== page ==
Abercrombie’s publicity stunt, offering to pay Jersey Shore cast to stop wearing its clothes, doesn’t help its stock

Abercrombie and Fitch got its name in the news today not by producing a catalog full of homoerotic images of nearly-naked people who ironically aren’t wearing the clothes they’re selling, but by offering to pay Mike “The Situation” Sorrentino and the Jersey Shore cast to stop wearing its clothes. In a press release, the company said,

“We are deeply concerned that Mr. Sorrentino’s association with our brand could cause significant damage to our image. We understand that the show is for entertainment purposes, but believe this association is contrary to the aspirational nature of our brand, and may be distressing to many of our fans. We have therefore offered a substantial payment to Michael ‘The Situation’ Sorrentino and the producers of MTV’s The Jersey Shore to have the character wear an alternate brand. We have also extended this offer to other members of the cast, and are urgently waiting a response.”

Also today, Abercrombie’s stock dropped; CNN notes that “fell nearly 10% at one point on Wednesday and finished nearly 8% lower for the day.” But that likely wasn’t because investors didn’t like the publicity stunt, because CNN notes that “what more likely moved the stock was a retreat from a recent run-up after the company reported earnings that beat analysts’ expectations, and gave tepid comments about its outlook.”

The Wall Street Journal attributes agrees, citing “a disappointing conference call following its quarterly earnings report.” And although clearly the publicity stunt wasn’t enough to counter other reactions, the WSJ quotes from analysts who actually think the stunt was a good idea. One of them, ISI’s Omar Saad, wrote, “We applaud the decision to dissociate A&F brands from ‘The Jersey Shore’ characters. Especially overseas, this is a proactive step to help maintain the brand’s emerging position as the beacon of casual American luxury.”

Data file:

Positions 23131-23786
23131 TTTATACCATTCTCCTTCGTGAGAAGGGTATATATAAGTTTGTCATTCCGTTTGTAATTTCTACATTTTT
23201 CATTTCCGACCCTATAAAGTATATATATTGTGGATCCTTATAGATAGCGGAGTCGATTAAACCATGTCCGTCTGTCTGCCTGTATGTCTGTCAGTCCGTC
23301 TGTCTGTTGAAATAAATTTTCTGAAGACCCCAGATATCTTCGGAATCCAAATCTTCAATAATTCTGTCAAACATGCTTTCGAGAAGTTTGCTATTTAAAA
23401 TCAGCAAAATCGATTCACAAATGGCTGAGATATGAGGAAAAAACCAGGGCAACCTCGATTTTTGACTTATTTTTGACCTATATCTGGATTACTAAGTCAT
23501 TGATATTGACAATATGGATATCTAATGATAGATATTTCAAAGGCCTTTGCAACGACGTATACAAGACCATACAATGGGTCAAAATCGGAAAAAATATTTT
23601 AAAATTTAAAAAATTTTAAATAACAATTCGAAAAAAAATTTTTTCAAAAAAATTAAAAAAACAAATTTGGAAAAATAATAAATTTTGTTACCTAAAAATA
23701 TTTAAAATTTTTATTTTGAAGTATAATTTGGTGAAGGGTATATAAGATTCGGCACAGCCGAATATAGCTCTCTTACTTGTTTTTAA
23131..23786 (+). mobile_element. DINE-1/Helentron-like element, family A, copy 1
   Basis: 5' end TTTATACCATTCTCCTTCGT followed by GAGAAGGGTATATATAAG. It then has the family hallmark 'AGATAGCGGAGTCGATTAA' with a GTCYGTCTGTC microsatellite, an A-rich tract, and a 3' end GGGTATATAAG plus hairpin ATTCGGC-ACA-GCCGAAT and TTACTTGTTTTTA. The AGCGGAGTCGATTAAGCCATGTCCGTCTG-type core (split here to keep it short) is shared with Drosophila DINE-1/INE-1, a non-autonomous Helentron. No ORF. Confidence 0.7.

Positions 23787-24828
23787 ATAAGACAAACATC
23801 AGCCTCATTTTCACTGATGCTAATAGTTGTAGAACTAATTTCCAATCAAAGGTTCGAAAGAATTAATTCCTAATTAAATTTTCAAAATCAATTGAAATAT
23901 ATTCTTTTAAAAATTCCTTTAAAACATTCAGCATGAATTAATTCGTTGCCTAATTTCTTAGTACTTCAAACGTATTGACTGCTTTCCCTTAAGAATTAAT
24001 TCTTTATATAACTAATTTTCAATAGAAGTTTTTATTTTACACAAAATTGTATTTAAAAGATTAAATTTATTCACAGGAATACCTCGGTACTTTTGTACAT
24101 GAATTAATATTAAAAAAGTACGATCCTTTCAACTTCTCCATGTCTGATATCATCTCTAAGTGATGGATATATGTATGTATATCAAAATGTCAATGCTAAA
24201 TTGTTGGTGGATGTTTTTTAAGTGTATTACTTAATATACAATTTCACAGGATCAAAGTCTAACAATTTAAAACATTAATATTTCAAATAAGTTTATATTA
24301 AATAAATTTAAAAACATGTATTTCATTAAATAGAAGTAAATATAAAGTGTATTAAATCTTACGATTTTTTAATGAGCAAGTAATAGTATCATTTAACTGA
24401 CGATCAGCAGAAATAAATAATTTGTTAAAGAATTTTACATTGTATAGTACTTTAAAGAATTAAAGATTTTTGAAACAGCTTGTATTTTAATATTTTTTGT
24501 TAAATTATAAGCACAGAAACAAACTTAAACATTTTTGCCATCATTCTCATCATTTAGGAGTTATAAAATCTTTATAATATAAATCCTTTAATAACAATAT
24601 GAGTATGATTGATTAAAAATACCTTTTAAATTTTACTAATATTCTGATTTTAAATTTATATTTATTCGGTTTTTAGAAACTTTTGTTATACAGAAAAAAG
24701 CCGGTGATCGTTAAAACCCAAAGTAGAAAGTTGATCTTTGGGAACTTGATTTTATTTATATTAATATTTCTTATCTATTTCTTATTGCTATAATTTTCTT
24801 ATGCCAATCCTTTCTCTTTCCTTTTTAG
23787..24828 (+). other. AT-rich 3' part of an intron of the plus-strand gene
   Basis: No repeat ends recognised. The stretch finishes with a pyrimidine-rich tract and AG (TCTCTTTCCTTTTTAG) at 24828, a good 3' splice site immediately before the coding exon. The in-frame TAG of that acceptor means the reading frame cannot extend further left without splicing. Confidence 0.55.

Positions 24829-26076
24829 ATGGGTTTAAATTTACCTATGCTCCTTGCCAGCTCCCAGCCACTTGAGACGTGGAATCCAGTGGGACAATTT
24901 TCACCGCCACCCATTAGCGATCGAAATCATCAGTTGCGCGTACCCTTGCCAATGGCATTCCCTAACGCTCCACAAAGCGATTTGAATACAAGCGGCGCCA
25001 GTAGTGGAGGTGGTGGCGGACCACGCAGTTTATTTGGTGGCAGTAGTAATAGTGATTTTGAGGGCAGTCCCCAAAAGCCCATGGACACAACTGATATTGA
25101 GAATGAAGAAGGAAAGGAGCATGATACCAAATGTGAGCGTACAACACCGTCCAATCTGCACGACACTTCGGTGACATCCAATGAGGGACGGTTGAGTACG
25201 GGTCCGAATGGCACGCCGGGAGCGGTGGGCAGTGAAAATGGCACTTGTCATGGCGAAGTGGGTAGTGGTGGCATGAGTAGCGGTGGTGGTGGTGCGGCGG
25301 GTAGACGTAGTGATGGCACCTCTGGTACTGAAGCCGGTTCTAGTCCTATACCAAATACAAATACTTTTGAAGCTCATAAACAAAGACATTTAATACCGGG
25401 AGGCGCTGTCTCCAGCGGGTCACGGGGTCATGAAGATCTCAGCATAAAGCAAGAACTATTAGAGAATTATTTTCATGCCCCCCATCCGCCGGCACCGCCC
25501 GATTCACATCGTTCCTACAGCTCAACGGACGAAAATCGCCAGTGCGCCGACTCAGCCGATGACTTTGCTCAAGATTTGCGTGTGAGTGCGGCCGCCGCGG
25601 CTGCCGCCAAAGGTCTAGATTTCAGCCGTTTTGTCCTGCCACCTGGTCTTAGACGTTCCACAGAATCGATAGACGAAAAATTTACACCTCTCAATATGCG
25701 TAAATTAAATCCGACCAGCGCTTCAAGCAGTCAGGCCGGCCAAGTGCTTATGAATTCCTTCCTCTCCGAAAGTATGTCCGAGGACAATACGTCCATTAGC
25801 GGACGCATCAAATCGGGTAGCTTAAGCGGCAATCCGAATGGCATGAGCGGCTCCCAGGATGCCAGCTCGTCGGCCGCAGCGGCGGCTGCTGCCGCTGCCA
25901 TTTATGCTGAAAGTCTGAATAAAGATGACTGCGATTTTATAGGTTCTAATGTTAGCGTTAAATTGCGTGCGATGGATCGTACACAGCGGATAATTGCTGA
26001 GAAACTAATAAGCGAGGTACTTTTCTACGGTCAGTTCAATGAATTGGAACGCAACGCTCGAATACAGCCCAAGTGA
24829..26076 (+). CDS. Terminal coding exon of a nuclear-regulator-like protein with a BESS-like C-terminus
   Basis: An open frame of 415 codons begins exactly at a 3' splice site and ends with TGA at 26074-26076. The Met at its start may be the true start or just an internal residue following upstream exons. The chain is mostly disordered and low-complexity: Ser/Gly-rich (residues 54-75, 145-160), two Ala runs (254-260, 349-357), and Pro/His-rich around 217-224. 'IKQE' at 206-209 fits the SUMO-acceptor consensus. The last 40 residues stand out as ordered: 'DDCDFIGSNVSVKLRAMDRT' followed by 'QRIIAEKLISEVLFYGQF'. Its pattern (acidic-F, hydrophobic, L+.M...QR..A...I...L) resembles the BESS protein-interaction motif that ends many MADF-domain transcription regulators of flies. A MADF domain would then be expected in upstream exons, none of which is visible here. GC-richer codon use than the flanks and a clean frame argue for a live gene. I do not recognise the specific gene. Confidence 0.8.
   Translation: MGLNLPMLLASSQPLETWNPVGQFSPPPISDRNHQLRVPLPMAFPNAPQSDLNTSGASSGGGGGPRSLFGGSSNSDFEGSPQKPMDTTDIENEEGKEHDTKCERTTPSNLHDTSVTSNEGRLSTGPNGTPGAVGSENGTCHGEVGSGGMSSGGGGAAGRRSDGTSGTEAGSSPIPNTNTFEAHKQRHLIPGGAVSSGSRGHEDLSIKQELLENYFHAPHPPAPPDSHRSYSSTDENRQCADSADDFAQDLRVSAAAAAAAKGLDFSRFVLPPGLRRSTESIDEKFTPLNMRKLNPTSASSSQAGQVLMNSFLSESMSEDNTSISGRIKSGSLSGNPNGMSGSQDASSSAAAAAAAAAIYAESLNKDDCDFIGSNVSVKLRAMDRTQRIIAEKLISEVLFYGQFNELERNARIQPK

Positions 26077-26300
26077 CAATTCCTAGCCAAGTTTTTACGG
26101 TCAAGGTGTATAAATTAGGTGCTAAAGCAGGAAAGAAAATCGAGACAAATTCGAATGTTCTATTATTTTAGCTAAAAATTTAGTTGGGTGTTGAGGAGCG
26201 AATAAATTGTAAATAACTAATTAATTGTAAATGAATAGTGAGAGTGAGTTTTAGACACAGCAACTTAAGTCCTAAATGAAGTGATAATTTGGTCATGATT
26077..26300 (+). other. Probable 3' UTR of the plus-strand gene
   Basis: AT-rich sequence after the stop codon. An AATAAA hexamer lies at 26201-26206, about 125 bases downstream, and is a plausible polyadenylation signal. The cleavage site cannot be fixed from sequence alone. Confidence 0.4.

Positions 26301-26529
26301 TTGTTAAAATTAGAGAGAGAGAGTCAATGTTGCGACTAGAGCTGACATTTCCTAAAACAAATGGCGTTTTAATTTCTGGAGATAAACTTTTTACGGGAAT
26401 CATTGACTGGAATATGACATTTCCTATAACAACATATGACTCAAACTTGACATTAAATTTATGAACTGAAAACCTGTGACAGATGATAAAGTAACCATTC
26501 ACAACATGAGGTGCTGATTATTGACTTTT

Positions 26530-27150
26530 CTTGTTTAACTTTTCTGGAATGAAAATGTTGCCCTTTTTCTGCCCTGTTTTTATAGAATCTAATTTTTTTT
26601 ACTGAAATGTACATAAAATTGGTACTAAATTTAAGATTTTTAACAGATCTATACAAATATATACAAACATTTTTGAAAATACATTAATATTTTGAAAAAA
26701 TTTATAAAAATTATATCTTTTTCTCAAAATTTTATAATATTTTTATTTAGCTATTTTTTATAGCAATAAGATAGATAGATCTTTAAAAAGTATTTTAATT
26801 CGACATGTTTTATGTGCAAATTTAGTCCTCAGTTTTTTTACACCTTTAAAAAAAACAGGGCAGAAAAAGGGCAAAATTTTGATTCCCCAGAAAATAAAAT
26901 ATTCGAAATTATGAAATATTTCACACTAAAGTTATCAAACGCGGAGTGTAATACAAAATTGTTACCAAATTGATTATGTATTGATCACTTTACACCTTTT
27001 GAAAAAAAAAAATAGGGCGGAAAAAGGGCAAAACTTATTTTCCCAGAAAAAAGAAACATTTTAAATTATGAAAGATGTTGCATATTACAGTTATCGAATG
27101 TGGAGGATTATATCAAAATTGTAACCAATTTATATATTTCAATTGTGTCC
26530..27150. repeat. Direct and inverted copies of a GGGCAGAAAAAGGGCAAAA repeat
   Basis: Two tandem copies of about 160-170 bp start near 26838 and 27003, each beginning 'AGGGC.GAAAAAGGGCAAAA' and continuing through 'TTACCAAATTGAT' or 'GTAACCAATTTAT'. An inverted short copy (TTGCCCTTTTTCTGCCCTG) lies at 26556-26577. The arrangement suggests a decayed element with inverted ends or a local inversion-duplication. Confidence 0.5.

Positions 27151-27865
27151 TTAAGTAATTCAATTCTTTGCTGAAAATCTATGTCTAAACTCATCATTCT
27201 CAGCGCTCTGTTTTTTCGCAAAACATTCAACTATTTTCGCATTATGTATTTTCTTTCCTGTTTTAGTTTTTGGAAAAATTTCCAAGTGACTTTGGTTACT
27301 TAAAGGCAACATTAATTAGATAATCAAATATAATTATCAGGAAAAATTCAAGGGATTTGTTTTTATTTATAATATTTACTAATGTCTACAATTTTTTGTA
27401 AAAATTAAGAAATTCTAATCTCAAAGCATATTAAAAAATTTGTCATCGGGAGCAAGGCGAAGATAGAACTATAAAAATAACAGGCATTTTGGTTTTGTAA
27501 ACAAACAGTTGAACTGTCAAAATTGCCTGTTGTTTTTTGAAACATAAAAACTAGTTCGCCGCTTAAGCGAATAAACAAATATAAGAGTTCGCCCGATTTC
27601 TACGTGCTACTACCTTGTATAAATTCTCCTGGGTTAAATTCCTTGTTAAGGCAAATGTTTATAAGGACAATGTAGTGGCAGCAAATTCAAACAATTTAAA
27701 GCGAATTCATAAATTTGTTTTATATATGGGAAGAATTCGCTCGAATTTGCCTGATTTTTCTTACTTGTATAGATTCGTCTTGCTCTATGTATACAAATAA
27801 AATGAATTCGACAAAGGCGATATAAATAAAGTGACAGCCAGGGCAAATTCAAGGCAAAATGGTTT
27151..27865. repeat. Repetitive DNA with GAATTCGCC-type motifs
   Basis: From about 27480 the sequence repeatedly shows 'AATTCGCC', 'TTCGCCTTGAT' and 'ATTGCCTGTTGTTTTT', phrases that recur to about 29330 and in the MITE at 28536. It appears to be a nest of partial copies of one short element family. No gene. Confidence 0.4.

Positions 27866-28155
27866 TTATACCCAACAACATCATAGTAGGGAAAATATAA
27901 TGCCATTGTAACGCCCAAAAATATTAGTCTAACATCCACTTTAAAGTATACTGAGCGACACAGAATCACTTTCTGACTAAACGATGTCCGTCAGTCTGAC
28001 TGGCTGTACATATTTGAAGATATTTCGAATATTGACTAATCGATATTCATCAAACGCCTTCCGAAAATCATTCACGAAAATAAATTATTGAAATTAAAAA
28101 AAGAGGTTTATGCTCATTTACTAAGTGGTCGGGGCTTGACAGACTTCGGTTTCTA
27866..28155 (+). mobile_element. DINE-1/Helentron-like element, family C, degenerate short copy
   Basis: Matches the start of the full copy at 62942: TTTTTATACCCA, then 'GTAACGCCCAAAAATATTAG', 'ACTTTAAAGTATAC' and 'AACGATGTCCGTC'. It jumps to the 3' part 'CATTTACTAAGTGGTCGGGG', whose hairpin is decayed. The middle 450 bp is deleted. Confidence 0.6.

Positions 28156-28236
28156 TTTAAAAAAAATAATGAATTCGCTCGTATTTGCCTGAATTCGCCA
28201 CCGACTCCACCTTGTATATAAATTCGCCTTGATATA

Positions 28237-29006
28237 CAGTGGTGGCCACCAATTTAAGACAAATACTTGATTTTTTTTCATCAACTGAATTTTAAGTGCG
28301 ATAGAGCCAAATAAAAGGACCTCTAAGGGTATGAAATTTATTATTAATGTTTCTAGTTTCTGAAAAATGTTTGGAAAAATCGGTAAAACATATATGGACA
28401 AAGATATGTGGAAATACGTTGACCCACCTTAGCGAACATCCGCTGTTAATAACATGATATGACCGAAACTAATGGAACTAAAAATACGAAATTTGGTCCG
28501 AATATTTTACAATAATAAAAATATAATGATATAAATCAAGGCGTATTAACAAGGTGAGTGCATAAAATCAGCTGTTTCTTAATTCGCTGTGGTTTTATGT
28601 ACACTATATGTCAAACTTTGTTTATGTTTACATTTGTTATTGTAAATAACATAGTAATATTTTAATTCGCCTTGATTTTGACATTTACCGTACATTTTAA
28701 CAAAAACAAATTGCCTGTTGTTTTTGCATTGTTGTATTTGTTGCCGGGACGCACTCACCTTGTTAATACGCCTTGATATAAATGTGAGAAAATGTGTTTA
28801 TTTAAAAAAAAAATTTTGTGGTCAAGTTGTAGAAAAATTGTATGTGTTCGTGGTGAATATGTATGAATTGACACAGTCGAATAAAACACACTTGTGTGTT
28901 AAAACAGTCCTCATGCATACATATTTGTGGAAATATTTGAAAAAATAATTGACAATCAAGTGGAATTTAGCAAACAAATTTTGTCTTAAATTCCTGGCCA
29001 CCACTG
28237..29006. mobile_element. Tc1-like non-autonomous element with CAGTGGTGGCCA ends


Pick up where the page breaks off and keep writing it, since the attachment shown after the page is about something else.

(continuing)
Review: Married at First Sight

Marriage At First Sight

In an era of Tinder and Grindr, instant acceptance or dismissal of a potential partner, or instant sex with another body, Married at First Sight offers the thrill of watching strangers deal with the very basics of relationships.

Beyond the headline-grabbing premise, the series has turned out to be a stripped-down, authentic exploration of something very interesting. Read the full review.

about the writer

Andy Dehnart is a journalist who has covered reality television for more than 15 years and created reality blurred in 2000. A member of the Television Critics Association, his writing and criticism about television, culture, and media has appeared on NPR and in Playboy, Buzzfeed, and many other publications. Andy, 36, also directs the journalism program at Stetson University in Florida, where he teaches creative nonfiction and journalism. He has an M.F.A. in nonfiction writing and literature from Bennington College. More about reality blurred and Andy.